MIT/GNU Scheme’s character-set abstraction is used to represent groups of characters, such as the letters or digits. A character set may contain any “bitless” character. Alternatively, a character set can be treated as a set of code points.
#t if object is a character set, otherwise it
#t if char is in char-set, otherwise it
#t if code-point is in char-set, otherwise
Returns a procedure of one argument that returns
#t if its
argument is a character in char-set, otherwise it returns
Calls predicate once on each Unicode code point, and returns a character set containing exactly the code points for which predicate returns a true value.
The next procedures represent a character set as a code-point
list, which is a list of code-point range elements. A
code-point range is either a Unicode code point, or a pair
(start . end) that specifies a contiguous range of
code points. Both start and end must be exact nonnegative
integers less than or equal to
#x110000, and start must
be less than or equal to end. The range specifies all of the
code points greater than or equal to start and strictly less
Returns a new character set consisting of the characters specified by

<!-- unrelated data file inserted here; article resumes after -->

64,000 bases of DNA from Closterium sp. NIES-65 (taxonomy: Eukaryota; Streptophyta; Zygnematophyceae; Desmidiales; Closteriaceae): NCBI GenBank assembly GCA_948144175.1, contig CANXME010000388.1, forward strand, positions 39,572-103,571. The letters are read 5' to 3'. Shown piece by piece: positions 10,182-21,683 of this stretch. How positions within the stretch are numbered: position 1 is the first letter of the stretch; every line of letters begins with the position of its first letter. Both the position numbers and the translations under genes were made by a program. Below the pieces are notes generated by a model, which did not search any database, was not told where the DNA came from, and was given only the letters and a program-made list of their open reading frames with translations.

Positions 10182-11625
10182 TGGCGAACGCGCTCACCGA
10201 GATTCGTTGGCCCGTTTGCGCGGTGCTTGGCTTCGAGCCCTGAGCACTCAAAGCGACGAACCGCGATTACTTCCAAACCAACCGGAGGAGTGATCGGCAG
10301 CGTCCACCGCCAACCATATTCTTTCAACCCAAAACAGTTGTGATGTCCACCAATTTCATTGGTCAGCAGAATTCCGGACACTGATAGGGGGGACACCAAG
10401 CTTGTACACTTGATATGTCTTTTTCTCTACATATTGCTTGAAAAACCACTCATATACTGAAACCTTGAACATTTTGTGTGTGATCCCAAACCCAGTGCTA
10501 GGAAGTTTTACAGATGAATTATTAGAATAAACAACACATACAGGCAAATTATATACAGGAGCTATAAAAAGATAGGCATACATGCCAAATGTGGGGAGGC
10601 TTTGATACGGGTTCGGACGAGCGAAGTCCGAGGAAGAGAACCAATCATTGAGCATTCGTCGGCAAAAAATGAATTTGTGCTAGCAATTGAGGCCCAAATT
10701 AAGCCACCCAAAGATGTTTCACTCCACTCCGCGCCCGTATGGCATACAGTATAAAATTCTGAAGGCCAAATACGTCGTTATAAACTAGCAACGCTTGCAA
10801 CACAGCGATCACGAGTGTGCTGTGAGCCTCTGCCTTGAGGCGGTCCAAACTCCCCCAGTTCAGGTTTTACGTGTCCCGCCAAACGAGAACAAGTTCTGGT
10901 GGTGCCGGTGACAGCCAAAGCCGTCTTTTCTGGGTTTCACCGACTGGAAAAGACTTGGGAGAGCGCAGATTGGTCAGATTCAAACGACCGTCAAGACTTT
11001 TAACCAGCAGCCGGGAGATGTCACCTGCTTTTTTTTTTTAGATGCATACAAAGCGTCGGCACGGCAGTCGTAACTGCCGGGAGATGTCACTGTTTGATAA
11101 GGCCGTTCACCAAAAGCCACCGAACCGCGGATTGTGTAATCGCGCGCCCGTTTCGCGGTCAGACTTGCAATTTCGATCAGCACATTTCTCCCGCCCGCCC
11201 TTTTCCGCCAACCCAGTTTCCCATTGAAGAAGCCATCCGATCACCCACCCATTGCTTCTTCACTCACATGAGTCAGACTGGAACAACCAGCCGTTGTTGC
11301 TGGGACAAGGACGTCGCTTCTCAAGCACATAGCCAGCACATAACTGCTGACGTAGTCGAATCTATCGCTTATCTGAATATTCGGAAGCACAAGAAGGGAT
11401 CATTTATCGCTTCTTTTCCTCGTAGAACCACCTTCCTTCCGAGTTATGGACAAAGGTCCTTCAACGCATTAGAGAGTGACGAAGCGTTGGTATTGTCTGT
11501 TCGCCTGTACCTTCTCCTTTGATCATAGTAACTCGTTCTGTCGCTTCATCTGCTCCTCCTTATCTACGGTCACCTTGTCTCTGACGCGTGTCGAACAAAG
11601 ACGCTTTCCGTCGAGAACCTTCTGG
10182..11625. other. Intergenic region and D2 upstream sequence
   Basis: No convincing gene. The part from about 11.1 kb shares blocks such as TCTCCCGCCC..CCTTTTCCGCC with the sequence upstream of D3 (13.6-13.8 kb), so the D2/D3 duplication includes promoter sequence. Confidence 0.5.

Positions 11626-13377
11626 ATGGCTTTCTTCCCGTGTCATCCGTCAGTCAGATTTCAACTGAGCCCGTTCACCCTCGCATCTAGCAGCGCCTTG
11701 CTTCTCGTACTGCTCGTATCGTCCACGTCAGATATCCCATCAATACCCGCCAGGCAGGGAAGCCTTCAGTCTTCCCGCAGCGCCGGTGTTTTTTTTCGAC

elements. The procedure
char-set takes these elements as
multiple arguments, while
char-set* takes them as a single
list-valued argument; in all other respects these procedures are
An element can take several forms, each of which specifies one or more characters to include in the resulting character set: a (bitless) character includes itself; a string includes all of the characters it contains; a character set includes its members; or a code-point range includes the corresponding characters.
In addition, an element may be a symbol from the following table, which represents the characters as shown:
|Name||Unicode character specification|
|Alphabetic = True|
|Alphabetic = True | Numeric_Type = Decimal|
|Cased = True|
|Lowercase = True|
|Numeric_Type = Decimal|
|General_Category != (Cs | Cn)|
|Uppercase = True|
|White_Space = True|
Returns a code-point list specifying the contents of char-set. The returned list consists of numerically sorted, disjoint, and non-abutting code-point ranges.
#t if char-set-1 and char-set-2 contain
exactly the same characters, otherwise it returns
Returns a character set that’s the inverse of char-set. That is, the returned character set contains exactly those characters that aren’t in char-set.
These procedures compute the respective set union, set intersection, and set difference of their arguments.
These procedures correspond to
char-set-intersection but take a single argument that’s a list
of character sets rather than multiple character-set arguments.
These constants are the character sets corresponding to
#t if char-set contains only 8-bit code points
(i.e.. ISO 8859-1 characters), otherwise it returns